When writing the song, Tindley was probably trying to just assemble the faith of his local community through trying times. With Tindley’s passing he wasn’t able to see the true power that his words held in providing people with strength and a sense of community, for it was in 1945 when his hymn became the fore front anthem of a movement.
By the mid-1930s, a high number of strikes in the textile and auto industries had engulfed over the nation, and the protests often ensued violence. Due to the National war labour relations board (which was re-established in 1942 under President Roosevelt) no strike pledge during war time, the workers waited until the end of world war two to raise their issues; wages were low and conditions were poor in various American company factories, however the NWLRB’s pledge to no strike granted more patriotism appeal to union members, causing better wages and improved working conditions to be sacrifices in order to ensure steady factory production for the war effort. It was not until December of 1943 that the NWLRB agreed to officially recognize the rights and responsibilities of unions, one being Charleston’s cigar factory union contract with UCAPAWA-CIO.
Leading up to this moment the Charleston’s tobacco factory had faced many issues. The management had promised to increase wages at the war’s conclusion; black workers were assured a raise from twenty-five cents an hour to forty cents an hour, while white machinists and supervisors were assured sixty-five cents an hour, however in the union agreements in the tobacco industry, January 1945, bulletin of the united states bureau labour statistics, no.847, it was stated that the lowest rates for women were to be 58 cents per hour, and for men 70 cents per hour. Even though the company was thriving during the war, having produced up to 30 percent of the cigar and cigarettes sent to American troops overseas, the company did not meet these statistics.
At the end of world war two congress lifted the excess profit tax and the wartime financial sacrifices made by American businesses. This often resulted in a lump repayment after the war, for the American tobacco company’s case it was over $1.3 million. Despite ongoing worker issues and the promises that the company had made for the conclusion of the war the management did not use these funds for factory improvement or workers’ wages.
During the war effort the factory’s payroll grew to nearly two thousand workers (most of whom were women due to both black and white men being drafted into the war). The largest demographic were black American women. The return of men from the war to resume their jobs meant displacing a large number of African American women from their wartime positions. When the no strike pledge lifted at the conclusion of the war in 1945, many union members responded to the American tobacco company’s refusal to improve wages and working conditions by launching a strike.
In the months approaching the Charleston strike friction heightened between the union and the American tobacco company. On the 25th of September 1945 the workers sanctioned a new FTA-CIO (foods, tobacco, agricultural, and allied workers) contract, which demanded workers raises and back pay. One month later the NWLRB (national war labour relations board) required the American tobacco company to pay back worker wages that were withheld during the war period, from December 1944 to October 1945. These demands were neglected by the company. The Charleston’s branch building manager, Harold F. McGinnis even rejected addressing this issue with the local 15 president Reuel Stanfield, a labor activist.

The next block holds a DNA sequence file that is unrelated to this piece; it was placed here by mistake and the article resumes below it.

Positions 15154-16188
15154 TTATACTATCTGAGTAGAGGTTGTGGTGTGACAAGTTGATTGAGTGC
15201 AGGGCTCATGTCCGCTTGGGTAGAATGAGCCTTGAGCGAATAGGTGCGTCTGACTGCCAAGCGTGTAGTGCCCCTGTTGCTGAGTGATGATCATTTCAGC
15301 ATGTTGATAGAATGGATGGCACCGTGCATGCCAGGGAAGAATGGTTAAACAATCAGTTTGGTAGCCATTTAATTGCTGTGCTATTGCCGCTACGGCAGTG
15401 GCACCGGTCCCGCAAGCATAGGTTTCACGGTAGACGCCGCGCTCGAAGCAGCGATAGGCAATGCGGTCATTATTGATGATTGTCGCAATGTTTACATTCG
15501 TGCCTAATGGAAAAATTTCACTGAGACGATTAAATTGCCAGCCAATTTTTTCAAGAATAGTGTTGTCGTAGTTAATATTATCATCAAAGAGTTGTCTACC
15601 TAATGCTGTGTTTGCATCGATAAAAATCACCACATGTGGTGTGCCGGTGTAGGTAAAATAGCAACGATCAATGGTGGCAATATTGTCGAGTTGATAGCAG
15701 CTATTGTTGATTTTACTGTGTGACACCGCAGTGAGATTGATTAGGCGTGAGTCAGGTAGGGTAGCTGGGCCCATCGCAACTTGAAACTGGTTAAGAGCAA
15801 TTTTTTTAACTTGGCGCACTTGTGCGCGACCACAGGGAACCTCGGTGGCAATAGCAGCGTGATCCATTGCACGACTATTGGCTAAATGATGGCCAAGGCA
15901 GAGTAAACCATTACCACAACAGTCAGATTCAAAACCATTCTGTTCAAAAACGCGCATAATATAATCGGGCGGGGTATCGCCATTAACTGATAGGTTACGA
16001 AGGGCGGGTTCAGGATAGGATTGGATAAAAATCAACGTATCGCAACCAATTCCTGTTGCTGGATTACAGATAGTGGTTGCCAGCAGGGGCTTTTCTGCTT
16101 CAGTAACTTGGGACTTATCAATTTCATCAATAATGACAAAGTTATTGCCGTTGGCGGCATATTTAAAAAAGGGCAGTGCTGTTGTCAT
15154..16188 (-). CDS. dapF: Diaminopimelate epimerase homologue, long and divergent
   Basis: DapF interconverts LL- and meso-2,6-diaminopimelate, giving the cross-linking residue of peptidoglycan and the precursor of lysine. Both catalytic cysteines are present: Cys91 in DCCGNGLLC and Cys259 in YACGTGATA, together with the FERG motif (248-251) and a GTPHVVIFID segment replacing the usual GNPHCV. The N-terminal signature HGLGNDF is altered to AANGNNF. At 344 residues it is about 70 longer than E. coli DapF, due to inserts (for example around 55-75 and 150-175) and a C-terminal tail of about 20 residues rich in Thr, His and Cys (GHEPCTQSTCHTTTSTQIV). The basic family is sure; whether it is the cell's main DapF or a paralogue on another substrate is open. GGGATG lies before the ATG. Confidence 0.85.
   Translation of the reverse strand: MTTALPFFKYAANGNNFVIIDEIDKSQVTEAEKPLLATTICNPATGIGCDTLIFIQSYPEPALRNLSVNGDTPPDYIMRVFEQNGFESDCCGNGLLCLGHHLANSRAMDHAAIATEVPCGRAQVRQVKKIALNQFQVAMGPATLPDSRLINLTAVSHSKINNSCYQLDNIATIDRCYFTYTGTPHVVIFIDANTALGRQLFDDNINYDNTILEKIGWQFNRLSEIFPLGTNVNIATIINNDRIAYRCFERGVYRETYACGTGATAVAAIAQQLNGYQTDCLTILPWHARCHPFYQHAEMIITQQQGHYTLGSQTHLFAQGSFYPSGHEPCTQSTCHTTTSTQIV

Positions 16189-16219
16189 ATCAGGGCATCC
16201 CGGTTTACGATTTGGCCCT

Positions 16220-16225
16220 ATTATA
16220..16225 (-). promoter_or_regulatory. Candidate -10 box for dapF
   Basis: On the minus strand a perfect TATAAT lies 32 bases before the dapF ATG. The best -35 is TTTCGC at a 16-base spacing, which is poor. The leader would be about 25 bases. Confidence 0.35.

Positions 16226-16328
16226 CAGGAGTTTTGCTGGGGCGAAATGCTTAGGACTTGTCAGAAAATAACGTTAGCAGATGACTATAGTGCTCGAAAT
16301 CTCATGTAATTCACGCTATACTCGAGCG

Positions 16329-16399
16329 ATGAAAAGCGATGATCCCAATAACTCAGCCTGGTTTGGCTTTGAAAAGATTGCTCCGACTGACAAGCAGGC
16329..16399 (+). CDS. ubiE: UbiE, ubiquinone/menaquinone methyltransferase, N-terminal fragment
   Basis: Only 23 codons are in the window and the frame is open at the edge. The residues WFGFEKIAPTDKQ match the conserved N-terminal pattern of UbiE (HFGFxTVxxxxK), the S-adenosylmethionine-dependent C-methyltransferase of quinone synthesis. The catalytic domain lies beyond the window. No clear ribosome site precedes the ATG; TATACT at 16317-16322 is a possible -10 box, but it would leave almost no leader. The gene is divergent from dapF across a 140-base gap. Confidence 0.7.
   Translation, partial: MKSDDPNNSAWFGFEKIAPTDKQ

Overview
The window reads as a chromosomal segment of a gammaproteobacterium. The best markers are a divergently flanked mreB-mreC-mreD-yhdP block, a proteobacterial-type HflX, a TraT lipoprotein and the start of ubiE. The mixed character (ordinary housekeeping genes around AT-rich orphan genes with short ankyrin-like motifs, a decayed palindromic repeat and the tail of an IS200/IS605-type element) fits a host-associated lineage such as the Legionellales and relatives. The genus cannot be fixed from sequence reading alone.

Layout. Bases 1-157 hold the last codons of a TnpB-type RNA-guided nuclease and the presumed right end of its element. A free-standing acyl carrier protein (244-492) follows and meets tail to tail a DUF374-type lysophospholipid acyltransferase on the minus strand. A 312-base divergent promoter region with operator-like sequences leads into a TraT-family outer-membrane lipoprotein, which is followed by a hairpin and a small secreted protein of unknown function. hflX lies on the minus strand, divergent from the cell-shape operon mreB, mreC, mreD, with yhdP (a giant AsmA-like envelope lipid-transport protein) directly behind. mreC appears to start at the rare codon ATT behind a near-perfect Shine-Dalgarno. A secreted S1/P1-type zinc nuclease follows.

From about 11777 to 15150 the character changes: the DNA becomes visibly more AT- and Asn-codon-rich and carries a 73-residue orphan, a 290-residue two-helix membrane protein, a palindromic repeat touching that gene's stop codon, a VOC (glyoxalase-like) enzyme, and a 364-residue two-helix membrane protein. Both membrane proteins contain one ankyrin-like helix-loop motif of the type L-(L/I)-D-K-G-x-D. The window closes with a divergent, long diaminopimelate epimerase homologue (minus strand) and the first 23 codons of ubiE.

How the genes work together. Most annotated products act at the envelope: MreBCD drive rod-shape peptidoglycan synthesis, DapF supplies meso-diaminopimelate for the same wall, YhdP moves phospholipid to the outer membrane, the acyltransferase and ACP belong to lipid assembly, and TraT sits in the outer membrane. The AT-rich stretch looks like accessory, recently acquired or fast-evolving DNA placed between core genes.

Stanfield had become a labor activist when he was sixteen year old after becoming a runaway. Continuing from the 1920s Stanfield would participate in various labor strikes along the west coast, great lakes region and overseas. When working under the free trade agreement in 1934, Stanfield spent his time trying to convince ‘scabs’ (strike-breakers) to not fulfill the jobs from striking workers. Between 1935 and the early 1938 Stanfield served a sentence in San Quentin state prison for possession of dynamite. He walked out not a weaker, but a wiser man, continuing his activism work, one of his projects being to organize the local 15 cigar factory workers in Charleston.
During this time President Roosevelt had adopted a pro labour stance and had invested in the new deal era (Wagner act in 1935), which supported union organizing. With ignored demands and poor working conditions escalating, McGinnis fires a black male worker under the allegation that the worker was ‘taking familiarities’ with fellow black female workers. This is only one example of the factory workers being skewed by racial prejudice. The event highlighted the issues of race and gender in the factory’s hiring and firing process and upset and angered the African American workers as they felt under threat by the moral impropriety from white workers. The factory floors were usually segregated by race and assembly lines by gender. The company had previously attempted to appeal to its workers by providing an assembly/meeting rooms, a piano, and a kitchen. However, these accommodations did not fulfil what the workers really wanted the most; respect, high wages, and improved working conditions. Opportunity was limited in the factory environment, with shifts being tedious and repetitive (black and white women rolling cigars and inspecting tobacco leaves and dispatching, while black men loaded boxes of tobacco onto the factory floor). It was only ever the white male workers that exceeded up in the company and gained the highest paying jobs such as machinists, foremen, or oilers.